Jim Phillips, a graduate of the His Way program, and his wife Tracy are making a significant impact by supporting parents recovering from addiction in their journey toward family reunification. The Phillips have taken on the role of foster parents, providing a second chance for families by fostering children whose parents are in recovery.
But the decision to become foster parents was not an easy one, especially for Jim.
Change of Heart
“I did not want to do it,” Jim said emphatically.
“We had spent years rebuilding our possessions and home and relationship together and with others. I was comfortable and happy and I did not want to be pushed out of my comfort zone again. I was selfish. I didn’t want to give of myself like that.”
At first, Tracy was going to accept Jim’s “No.” Then she came back to him again and said, “Jim, I really need to do this. It’s important to me.”
She stopped talking to him for a couple of days. Jim couldn’t handle it anymore. “I burst into the room where she was and said, ‘How long is this going to go on?’ She said, ‘I’ve been praying for two days straight that you’d change your mind about fostering,’ and she didn’t do stuff like that,” he recalled.
Jim agreed to take the required classes but secretly hoped that somewhere in the process Tracy would change her mind.
But it wasn’t Tracy whose mind and heart were changed.
“Somewhere in that certification process, I realized God was trying to get me to do something and I was fighting him on it. It scared me. I remember having nothing and nobody and it was all God that put it back together and He could take it away again just as easily.”
Jim surrendered. “OK God, I’m willing. I’ll foster,” he said. “Come to find out, it’s the best thing that ever happened to me and Tracy. We get such joy and fulfillment from fostering.”
Jim was surprised to fall in love with his foster children in the same way he loved his own kids.
“When a little girl climbs up on your lap and wants you to read her a story, she’s your child,” he said. “That’s why it would be so difficult if we didn’t get to see these kids anymore when they go back to wherever they’re going.”
The Phillips are on their third foster placement now and have continued relationships with the children and their families. Some of the families even attend the Phillips’ church.
“We are different in the foster community because no one else works with parents,” said Jim. “We immediately seek out parents and find out what problems they have, and through our experiences, we help them. We can help them with reunification of their family if they want that.”
Their first long-time foster child was a 5-year-old little girl. She lived in the Phillips home for nearly a year.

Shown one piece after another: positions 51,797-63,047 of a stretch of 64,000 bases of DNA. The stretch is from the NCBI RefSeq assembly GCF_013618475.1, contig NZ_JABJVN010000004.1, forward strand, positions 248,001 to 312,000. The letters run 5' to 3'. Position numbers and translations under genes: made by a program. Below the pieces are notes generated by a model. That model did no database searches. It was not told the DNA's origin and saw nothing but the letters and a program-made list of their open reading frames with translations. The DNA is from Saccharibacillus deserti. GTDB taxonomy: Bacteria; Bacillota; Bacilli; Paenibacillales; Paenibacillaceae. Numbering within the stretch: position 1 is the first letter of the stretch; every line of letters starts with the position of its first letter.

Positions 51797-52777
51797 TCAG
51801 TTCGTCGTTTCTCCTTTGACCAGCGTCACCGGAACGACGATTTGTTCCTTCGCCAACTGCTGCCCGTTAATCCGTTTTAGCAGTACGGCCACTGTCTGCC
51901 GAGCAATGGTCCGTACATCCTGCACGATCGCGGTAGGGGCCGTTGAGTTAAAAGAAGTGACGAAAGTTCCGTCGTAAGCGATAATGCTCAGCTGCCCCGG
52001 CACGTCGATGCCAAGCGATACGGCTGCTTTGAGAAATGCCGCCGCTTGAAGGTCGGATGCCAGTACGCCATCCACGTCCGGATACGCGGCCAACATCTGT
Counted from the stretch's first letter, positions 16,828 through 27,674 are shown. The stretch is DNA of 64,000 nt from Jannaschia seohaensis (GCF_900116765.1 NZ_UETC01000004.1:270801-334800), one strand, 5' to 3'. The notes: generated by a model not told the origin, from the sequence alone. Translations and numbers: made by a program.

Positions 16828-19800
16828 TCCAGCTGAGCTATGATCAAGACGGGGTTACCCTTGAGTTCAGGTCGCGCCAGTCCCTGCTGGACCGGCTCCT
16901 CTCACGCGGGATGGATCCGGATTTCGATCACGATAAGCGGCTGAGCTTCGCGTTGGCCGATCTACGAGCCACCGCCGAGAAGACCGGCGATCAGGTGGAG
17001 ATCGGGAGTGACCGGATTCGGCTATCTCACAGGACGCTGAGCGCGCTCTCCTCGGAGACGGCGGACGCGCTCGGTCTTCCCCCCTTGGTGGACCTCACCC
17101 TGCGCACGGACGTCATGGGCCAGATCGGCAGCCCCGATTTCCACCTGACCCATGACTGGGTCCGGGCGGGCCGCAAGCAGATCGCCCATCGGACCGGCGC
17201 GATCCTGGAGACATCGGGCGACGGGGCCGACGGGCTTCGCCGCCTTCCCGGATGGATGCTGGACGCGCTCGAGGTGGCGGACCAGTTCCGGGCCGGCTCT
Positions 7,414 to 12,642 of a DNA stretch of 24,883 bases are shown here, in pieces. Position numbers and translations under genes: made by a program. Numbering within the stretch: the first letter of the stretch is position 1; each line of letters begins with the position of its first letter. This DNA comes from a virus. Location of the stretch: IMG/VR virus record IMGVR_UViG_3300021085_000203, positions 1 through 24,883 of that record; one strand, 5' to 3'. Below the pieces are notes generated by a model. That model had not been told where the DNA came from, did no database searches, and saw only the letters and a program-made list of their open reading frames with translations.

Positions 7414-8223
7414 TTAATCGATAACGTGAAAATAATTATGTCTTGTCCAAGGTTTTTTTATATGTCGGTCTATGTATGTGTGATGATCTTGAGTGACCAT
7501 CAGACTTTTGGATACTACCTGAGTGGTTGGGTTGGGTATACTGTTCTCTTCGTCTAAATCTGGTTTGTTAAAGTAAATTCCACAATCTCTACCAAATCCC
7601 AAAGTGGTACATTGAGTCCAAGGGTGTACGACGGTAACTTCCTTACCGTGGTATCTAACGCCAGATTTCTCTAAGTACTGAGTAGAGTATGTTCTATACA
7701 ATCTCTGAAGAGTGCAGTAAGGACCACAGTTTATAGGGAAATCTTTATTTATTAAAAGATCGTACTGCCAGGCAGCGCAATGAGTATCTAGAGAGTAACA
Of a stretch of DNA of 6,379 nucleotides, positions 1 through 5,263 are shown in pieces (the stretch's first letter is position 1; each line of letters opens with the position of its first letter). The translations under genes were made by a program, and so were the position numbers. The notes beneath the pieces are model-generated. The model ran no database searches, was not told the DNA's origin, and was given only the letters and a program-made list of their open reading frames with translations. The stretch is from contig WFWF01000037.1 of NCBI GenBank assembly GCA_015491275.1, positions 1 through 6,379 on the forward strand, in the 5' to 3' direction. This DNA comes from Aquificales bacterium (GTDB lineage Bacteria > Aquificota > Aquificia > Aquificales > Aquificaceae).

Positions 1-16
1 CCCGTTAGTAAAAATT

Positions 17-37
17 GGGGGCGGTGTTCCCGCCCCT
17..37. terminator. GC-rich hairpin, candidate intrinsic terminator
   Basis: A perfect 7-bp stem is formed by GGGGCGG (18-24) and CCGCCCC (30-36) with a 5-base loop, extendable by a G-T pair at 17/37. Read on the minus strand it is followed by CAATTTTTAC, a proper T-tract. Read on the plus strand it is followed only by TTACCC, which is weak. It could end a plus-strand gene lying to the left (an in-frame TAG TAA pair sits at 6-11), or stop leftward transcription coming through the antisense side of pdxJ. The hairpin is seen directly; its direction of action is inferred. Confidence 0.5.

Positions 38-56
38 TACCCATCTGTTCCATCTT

“The last weekend she was going to be with us was sad because we thought we’d never see her again,” Jim said. “Unless you have a relationship with the parents you never hear from them again. It’s like they died. They’re just gone.”
Jim and Tracy asked the parents if they could take her to church one last time. To their surprise, the family said yes, and the whole family came to church. They are still a part of the Phillips’ church to this day.
Next, they fostered two boys for more than a year. Both parents were in trouble with drugs.
“My wife got a call from the mother that she needed help, so she drove down to Cherokee County and picked her up. We got her in a program and got the dad in His Way. They both completed 9-month programs and did everything they were supposed to do.”
The benevolence ministry at the Phillips’ church, Central Church of Christ in Huntsville, helped the family get back on their feet. Today the family is back together. They have a home, a car and both parents have jobs.
The His Way Difference
Around 2007, Jim developed a drinking habit that worsened over the years. For five years, from 2010 to 2015, Jim was in and out of rehab, on a cycle of getting treatment and relapsing, going through multiple programs.
“In 2015 I went to His Way, and that’s where my life changed.”
In most of the recovery programs Jim was in, whatever you arrived with is what you left with.
“They are not trying to build you up while you are there,” Jim recalled. “Some of them will give you a little bit of religious instruction while you are there. A couple of the places will farm you out for work and they keep the money. The entry fee is exorbitant, and they keep that even if you stay five days.”
The difference between His Way and all the other programs Jim tried is the connections he made in the His Way program, the investment they made in him, and his relationship with Jesus.
“When you leave His Way you’ll have transportation, a place to live, a good job, and a relationship with God if you want it. You have to be open-minded about knowing Jesus. That will set you up for success. It’s like you’ll be in a fortress because of the support system around you. You almost can’t fail. The ones that don’t do well at His Way are the ones who isolate. The devil is going to pick you off if you get off by yourself.
“I graduated from other things and I would relapse a month later if I made it that long. His Way made all the difference.”
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The His Way Christ-centered recovery model provides a greater chance for overcoming addiction and lasting change for these men and their families. Check out all of the ways you can support our ministry and help making lasting change: https://hiswayinc.org/ways-to-give/